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Discussion Starter · #7 ·
How big is the tank? If it's a small tank (under 30gal) you could buy Eco or Fluorite online for the iron content or if it's a big tank you could go with pool filter sand from a pool/spa store very cheap or look into a local Lesco/John Deere dealer for SMS or Turface for inert substrate.

Or you could do a mix of Fluorite with Turface.
Its a 25gal tank, buying online is more of a drastic alternative, because I live far away from...well...everything, so shipping costs are a nightmare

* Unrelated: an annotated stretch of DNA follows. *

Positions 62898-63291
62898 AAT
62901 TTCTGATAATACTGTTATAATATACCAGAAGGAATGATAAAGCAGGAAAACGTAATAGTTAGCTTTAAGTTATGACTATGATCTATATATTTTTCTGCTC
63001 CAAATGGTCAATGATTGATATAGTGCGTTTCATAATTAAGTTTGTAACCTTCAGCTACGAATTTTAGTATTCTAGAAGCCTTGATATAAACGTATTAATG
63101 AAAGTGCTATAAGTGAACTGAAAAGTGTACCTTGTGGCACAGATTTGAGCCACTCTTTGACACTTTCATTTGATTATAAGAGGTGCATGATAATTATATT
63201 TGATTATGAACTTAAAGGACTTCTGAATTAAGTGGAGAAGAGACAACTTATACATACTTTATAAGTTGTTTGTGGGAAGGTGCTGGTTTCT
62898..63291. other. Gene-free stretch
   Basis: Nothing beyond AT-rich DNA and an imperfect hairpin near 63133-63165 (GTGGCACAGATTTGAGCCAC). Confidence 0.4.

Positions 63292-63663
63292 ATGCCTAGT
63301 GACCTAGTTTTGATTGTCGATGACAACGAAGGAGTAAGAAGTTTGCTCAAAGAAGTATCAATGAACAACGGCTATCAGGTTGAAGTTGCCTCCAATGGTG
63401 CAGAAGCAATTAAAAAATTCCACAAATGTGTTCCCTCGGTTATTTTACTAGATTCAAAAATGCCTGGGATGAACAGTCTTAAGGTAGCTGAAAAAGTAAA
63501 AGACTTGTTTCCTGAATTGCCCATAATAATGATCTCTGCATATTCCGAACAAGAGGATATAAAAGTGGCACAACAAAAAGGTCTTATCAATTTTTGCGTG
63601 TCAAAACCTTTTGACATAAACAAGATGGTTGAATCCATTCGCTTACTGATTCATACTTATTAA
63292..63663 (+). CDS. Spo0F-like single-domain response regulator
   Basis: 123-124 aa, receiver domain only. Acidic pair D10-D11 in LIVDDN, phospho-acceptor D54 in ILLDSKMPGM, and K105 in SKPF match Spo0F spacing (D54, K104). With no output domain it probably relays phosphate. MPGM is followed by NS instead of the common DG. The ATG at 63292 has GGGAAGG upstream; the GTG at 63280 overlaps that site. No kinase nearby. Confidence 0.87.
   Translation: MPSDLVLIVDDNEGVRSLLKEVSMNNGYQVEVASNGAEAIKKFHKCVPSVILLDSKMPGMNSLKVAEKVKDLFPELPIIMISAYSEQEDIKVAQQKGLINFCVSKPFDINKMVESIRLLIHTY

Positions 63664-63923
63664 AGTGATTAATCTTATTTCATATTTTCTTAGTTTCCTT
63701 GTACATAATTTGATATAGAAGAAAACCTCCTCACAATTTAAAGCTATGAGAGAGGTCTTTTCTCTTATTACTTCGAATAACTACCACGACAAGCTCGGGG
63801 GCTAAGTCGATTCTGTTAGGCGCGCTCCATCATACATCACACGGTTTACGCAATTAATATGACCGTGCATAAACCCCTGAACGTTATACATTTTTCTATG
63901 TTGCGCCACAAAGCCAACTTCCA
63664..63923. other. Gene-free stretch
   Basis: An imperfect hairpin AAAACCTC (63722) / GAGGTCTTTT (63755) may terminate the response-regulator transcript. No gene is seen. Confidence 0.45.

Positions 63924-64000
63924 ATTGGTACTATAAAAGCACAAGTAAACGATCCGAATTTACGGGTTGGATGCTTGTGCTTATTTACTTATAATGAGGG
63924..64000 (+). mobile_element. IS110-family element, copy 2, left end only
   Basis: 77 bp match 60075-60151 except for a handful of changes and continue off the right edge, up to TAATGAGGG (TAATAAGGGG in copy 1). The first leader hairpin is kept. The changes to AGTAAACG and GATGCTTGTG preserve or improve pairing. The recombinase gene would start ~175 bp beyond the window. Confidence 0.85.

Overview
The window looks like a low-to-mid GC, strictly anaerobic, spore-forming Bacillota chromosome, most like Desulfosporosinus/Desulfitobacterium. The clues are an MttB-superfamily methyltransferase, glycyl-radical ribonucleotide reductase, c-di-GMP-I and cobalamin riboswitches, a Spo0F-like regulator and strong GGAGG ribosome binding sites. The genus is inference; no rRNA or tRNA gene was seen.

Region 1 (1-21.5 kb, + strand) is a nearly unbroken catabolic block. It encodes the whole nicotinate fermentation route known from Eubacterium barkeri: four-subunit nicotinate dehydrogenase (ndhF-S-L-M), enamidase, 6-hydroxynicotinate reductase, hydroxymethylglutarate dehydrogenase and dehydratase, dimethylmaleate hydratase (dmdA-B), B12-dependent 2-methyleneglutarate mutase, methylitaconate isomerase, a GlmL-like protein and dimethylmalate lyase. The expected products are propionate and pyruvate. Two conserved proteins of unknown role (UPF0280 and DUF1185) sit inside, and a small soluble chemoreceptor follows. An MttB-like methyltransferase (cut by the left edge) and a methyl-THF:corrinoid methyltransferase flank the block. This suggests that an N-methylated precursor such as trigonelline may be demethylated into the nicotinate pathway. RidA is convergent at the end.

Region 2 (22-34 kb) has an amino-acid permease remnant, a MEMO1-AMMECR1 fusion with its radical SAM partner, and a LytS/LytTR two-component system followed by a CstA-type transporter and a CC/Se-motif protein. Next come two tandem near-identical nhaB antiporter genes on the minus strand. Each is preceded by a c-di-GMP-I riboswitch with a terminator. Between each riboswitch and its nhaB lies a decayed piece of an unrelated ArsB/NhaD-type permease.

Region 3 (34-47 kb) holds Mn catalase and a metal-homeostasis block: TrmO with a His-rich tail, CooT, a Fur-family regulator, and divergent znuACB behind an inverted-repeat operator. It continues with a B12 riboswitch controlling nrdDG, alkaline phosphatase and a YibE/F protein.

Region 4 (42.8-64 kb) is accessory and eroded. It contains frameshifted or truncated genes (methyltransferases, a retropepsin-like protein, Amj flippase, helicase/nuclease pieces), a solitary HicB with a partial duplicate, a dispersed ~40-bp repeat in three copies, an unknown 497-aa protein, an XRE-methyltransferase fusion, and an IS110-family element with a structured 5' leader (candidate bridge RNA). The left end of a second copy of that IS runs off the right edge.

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Don't dismiss the mineralized topsoil idea, just because you don't have the listed ingredients. The idea is good anyway, and is more flexible that you would expect from reading that sticky. All you are trying to do is convert any ammonia compounds in the topsoil to nitrate compounds. You do that by repeated soaking and drying of the topsoil. Once you have done that for a few cycles, you can use the topsoil, covered with an inch or so of pool filter sand. If you want to try to come close to the recipe in the sticky, look for other calcium carbonate forms, like cuttlebone (sold for birds) or crushed coral, or crushed limestone. All you need is a dusting of the bottom of the tank, not much at all. For the muriate of potash, I suggest just ignoring that part. Potassium is almost all picked up by the plant leaves from the water anyway. And, clay may already be in your "topsoil" in adequate amounts, but if not, there is clay almost everywhere in the world.